Jack of all Trades – Why Kerala loves its Jackfruit!

The tropical state of Kerala in South India hides a gem of a fruit within the backyards of its homes – The Jackfruit! This fresh delicacy is one the best options for vegans and vegetarians to try when visiting Kerala.

What’s so special about the Jackfruit? After all, it’s just a fruit right?

With Kerala being aptly named “God’s Own Country,” I’d like to think of the jackfruit as God’s own food – For the nutritional value of this large fruit equals its size! The richly fibrous jackfruit is high on carbohydrates, Vitamin A and potassium. It’s not very pricey or exclusive, and comes in various forms so that people from all walks of life can savor it.

The Jackfruit Tree – Mother of all fruits

Another reason why I hold the jackfruit in high regard is because it’s kind of like the mother of all fruits. The humble jackfruit tree produces many dozens of fully ripe fruits in its lifetime, each weighing anywhere from 3 to 35 kilos! All this with almost nil care! The jackfruit tree grows on its own with almost no special nutrients or pesticides needed. These organic fruit bounties are naturally resistant to heat, drought and disease.

What’s more, every element of the tree has its uses. In my hometown, my grandmother would feed the outer thorny cover of the fruit to cattle and the tree’s leaves to goats. The bark of the tree is used in house construction to reduce heat and battle heavy monsoon rain. Occasionally, it’s also reused to make windows and doors, and even furniture.

Delicious jackfruit recipes for the vegan palette

Let’s begin with global dishes. I’ve tasted a barbequed version of this fruit, and also the pulled smoked jackfruit. These are vegan alternatives for meat foods. Jackfruit absorbs all the flavours of its seasonings, making it an awesome addition to a main course. In Hispanic cuisine, jackfruit tacos are a huge hit. Also, these fruits are used in smoothies and frozen desserts.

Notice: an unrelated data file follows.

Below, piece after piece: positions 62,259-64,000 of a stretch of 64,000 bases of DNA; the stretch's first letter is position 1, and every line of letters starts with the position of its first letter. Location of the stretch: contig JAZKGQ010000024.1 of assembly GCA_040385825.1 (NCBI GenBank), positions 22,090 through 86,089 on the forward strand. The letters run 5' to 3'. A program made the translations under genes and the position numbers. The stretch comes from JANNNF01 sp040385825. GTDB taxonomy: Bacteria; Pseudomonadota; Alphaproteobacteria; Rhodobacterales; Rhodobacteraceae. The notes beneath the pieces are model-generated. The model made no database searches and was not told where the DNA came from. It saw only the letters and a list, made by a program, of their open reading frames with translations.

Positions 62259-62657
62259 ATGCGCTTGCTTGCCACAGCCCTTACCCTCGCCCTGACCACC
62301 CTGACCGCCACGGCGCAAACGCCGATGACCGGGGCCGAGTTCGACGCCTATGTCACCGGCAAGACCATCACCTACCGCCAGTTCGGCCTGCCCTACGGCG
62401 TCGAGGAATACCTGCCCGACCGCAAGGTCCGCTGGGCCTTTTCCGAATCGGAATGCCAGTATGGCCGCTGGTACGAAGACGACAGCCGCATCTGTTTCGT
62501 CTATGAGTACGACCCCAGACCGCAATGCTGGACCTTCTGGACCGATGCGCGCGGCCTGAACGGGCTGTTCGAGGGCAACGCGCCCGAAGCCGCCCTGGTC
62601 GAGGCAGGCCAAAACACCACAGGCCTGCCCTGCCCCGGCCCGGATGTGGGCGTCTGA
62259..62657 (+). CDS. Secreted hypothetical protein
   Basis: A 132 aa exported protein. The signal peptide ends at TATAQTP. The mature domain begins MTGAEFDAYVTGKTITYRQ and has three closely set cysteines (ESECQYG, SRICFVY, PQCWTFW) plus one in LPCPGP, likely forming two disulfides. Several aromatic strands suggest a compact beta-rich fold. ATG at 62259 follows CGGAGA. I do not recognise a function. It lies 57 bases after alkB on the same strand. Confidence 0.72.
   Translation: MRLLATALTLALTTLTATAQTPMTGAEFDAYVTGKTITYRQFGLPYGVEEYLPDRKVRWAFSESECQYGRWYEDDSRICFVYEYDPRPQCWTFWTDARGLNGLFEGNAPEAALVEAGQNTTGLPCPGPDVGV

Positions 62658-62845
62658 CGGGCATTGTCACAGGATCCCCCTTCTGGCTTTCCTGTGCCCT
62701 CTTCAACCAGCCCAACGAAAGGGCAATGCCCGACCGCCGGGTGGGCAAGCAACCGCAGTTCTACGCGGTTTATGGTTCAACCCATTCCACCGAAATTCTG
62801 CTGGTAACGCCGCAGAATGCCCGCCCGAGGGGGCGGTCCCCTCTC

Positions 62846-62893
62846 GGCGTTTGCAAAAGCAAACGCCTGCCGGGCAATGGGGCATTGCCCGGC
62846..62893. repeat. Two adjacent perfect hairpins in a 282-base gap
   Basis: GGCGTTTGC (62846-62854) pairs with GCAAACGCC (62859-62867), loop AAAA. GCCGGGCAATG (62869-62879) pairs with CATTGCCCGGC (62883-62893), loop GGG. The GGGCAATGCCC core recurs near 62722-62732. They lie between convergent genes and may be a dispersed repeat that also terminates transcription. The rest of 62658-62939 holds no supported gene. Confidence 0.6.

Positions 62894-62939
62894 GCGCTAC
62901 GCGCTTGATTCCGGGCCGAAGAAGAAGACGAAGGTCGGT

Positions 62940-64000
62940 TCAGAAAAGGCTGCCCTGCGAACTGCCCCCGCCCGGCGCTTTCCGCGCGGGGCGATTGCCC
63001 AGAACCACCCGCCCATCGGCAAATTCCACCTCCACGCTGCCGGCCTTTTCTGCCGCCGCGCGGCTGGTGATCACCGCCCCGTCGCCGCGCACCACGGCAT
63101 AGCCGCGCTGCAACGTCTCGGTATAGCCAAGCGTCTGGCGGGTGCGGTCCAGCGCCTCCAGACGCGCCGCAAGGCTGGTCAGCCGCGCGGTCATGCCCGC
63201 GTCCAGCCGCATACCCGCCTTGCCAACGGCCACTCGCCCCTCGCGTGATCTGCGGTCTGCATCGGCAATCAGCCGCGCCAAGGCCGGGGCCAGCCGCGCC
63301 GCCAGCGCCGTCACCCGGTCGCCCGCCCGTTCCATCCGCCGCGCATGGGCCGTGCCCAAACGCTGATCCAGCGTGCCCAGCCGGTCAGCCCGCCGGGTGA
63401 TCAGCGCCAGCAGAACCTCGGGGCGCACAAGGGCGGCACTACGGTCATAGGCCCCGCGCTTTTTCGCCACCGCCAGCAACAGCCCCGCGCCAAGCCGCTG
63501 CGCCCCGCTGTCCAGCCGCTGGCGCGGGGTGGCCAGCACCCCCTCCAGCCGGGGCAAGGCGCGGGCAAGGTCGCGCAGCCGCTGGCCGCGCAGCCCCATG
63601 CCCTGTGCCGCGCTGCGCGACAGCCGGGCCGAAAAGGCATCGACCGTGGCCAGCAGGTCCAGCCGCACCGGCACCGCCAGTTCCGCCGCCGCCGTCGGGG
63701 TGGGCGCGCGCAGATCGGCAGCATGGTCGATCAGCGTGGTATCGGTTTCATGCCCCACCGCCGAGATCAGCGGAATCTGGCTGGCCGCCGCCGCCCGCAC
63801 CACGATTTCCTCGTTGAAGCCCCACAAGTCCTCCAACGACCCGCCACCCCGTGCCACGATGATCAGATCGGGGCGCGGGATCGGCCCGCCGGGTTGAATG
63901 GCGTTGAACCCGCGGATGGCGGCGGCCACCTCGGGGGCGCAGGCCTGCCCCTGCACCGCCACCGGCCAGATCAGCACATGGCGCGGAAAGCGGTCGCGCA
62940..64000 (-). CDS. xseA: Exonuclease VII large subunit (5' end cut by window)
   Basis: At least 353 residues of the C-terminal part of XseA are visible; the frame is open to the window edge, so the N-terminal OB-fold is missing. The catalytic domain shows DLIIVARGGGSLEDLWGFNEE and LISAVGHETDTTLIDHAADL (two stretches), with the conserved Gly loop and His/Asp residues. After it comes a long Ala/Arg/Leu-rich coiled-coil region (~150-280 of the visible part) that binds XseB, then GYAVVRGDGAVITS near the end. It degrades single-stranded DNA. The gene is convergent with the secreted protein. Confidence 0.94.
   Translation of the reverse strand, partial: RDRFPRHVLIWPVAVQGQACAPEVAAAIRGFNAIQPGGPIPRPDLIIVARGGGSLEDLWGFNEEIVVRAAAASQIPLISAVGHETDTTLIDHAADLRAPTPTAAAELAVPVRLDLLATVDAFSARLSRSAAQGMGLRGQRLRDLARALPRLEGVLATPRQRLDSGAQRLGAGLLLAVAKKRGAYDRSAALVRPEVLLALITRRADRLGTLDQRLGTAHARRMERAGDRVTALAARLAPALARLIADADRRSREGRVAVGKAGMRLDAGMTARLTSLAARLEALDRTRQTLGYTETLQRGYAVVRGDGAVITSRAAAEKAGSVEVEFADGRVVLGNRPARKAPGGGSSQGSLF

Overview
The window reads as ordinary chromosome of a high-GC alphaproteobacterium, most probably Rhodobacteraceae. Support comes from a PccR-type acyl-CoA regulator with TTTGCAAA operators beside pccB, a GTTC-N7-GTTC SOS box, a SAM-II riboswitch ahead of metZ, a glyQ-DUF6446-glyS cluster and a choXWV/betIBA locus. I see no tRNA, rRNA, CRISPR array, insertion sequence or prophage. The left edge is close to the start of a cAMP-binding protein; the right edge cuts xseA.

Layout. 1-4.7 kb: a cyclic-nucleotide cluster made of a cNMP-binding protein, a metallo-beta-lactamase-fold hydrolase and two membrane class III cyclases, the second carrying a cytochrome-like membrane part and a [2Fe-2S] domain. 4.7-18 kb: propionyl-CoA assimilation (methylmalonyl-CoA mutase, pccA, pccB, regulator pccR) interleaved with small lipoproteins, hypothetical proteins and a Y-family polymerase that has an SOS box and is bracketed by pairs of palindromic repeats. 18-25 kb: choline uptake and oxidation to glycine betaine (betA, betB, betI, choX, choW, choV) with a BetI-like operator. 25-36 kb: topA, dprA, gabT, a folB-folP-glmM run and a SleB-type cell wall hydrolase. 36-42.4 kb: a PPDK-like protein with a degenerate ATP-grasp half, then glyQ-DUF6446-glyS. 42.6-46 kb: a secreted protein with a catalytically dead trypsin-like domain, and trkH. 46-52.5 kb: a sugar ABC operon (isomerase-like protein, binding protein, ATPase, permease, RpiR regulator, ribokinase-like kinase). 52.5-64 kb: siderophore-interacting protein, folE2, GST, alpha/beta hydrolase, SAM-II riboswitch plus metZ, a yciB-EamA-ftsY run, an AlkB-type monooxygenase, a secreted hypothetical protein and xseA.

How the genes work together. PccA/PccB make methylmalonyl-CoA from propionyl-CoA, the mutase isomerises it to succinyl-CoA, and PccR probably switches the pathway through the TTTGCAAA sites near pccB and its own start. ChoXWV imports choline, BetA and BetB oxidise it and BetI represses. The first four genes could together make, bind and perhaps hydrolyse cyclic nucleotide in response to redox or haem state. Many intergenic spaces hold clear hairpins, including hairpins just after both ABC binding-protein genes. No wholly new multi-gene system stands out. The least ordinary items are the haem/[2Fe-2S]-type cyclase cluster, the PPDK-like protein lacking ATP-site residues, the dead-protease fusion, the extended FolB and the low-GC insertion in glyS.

In Kerala, jackfruit is served in combination with coconut and jaggery. I suggest tasting some of the curries that accompany boiled rice such as the jackfruit seed stir fry, breadfruit masala and another special coconut-milk based dish containing raw mango and this king fruit.

For those with sweet tooth, Jackfruit has many versatile items made from its flesh such as:

  • Jackfruit jam
  • Steamed jackfruit and jaggery cakes wrapped in bay leaves known as Kumbilappam
  • Fresh jackfruit ice cream
  • Jackfruit wine – a rare wine made in households in central Kerala

Another amazing dish to try is the chakka puzhukku, a mashed mélange of unripe jackfruit, green chillies, turmeric, curry leaves and grated coconut. This dish resembles mashed potatoes. It’s usually served with onion chutney for vegetarians and with spicy red fish curry for non-vegetarians.

One of Kerala’s most tasty snacks – the chakka varathathu – or sliced jackfruit fry is a sinful delight made from deep-fried tender pieces of the fruit with a bit of salt and turmeric.

Jackfruit in medicine

My respect for this tree grew abundantly after recently knowing that these tender fruits have a role in cancer prevention treatments in allopathic medicine. The leaves of the jackfruit tree forms part of many ayurvedic preparations.


To summarize, this fruit tree is a true hero in vegan cuisine and forms part of the overall healthy lifestyles of south Indians. So when you’re visiting Kerala, make sure your taste buds savour this abundant fruit in all its freshness and vigour at least once. However, be cautious and do not eat pre-cut fruits which are sold on the street to avoid any chances of getting sick. Looking for traditional vegan and vegetarian food from Kerala on the savoury side? Read my article on Kerala Sadhya. Let me know in the comments below, have you tried jackfruit before?

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